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The taiga is found throughout the high northern latitudes, just below the tundra, and just above the steppes.
Black Spruce taiga, Copper River, Alaska.

The taiga (IPA pronunciation: /'taɪgə/ or /taɪ 'ga/, from Mongolian) is a large area of coniferous forests. It covers most of inland Alaska, Canada, Sweden, Finland, inland Norway, northern Kazakhstan and Russia (especially Siberia), as well as parts of the extreme northern continental United States.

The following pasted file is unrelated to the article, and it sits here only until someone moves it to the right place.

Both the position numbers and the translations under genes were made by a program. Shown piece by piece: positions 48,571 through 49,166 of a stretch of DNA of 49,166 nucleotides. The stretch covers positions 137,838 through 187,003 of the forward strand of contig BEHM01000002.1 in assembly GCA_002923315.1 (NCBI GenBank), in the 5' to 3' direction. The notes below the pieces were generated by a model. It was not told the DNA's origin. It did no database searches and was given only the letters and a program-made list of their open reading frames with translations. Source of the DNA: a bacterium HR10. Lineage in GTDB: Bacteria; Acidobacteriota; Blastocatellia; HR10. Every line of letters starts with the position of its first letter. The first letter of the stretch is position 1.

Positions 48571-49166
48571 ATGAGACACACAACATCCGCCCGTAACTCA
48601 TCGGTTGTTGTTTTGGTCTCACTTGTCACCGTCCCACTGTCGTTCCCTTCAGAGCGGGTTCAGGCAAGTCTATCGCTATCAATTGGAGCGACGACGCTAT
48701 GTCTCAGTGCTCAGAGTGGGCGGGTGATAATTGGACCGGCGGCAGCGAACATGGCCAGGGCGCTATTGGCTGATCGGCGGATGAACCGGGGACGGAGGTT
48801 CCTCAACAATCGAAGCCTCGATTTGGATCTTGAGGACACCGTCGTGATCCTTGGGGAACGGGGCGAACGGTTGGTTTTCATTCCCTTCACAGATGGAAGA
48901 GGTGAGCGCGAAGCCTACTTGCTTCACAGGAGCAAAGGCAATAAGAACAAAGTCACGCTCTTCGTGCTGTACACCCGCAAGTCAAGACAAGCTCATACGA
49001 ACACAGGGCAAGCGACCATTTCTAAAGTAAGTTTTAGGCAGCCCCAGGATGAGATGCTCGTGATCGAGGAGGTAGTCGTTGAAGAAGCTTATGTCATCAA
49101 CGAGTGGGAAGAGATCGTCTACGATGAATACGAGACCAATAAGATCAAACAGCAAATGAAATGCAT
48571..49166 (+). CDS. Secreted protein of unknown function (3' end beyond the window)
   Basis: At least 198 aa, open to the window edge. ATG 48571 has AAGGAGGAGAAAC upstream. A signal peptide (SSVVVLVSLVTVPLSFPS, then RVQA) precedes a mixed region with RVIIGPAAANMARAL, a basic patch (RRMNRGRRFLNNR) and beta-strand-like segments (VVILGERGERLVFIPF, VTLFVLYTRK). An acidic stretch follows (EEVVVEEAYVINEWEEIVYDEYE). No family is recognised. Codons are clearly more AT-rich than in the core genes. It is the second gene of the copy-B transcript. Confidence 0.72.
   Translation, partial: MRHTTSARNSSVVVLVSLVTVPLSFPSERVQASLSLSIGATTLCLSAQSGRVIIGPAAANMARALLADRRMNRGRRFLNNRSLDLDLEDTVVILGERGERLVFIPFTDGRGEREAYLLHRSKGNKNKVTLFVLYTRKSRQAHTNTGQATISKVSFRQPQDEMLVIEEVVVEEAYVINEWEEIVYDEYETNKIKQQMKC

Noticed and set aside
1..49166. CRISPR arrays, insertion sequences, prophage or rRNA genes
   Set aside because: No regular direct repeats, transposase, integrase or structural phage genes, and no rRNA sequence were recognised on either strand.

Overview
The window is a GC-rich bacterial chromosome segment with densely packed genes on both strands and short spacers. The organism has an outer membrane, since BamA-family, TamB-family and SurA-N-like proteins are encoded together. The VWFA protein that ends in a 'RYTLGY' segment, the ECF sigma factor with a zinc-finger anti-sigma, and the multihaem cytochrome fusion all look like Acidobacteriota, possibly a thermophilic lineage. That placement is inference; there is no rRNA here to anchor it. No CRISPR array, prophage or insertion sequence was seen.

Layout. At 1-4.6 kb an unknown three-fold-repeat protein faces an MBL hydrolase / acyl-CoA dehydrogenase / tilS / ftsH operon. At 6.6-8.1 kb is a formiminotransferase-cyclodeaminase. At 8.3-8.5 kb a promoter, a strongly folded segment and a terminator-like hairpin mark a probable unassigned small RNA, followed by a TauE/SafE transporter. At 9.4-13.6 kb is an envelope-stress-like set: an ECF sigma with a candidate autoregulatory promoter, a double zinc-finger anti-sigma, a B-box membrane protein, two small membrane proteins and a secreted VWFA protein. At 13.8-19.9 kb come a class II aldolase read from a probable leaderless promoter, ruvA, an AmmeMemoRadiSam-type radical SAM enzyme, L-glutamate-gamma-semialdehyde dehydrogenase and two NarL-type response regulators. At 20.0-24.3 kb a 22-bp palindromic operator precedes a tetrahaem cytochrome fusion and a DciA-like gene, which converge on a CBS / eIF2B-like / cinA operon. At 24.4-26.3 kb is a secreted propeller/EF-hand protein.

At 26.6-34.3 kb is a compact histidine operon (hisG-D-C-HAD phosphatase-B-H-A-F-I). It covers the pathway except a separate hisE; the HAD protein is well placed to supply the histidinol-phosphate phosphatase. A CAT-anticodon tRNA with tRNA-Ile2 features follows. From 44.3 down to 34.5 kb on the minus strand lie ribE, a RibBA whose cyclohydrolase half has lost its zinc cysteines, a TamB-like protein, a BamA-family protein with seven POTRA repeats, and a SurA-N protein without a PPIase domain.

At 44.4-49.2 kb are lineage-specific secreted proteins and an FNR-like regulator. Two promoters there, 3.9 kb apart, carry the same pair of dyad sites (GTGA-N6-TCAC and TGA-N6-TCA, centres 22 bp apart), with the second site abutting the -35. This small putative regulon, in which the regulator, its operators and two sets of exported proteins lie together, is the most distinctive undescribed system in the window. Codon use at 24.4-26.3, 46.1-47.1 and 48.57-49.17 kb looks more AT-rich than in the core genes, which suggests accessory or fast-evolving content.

In Canada, boreal forest is the term used to refer to the southern part of these forests, while "taiga" is used to describe the northern areas south of the Arctic tree line.

The climate is cold winters and cool summers.

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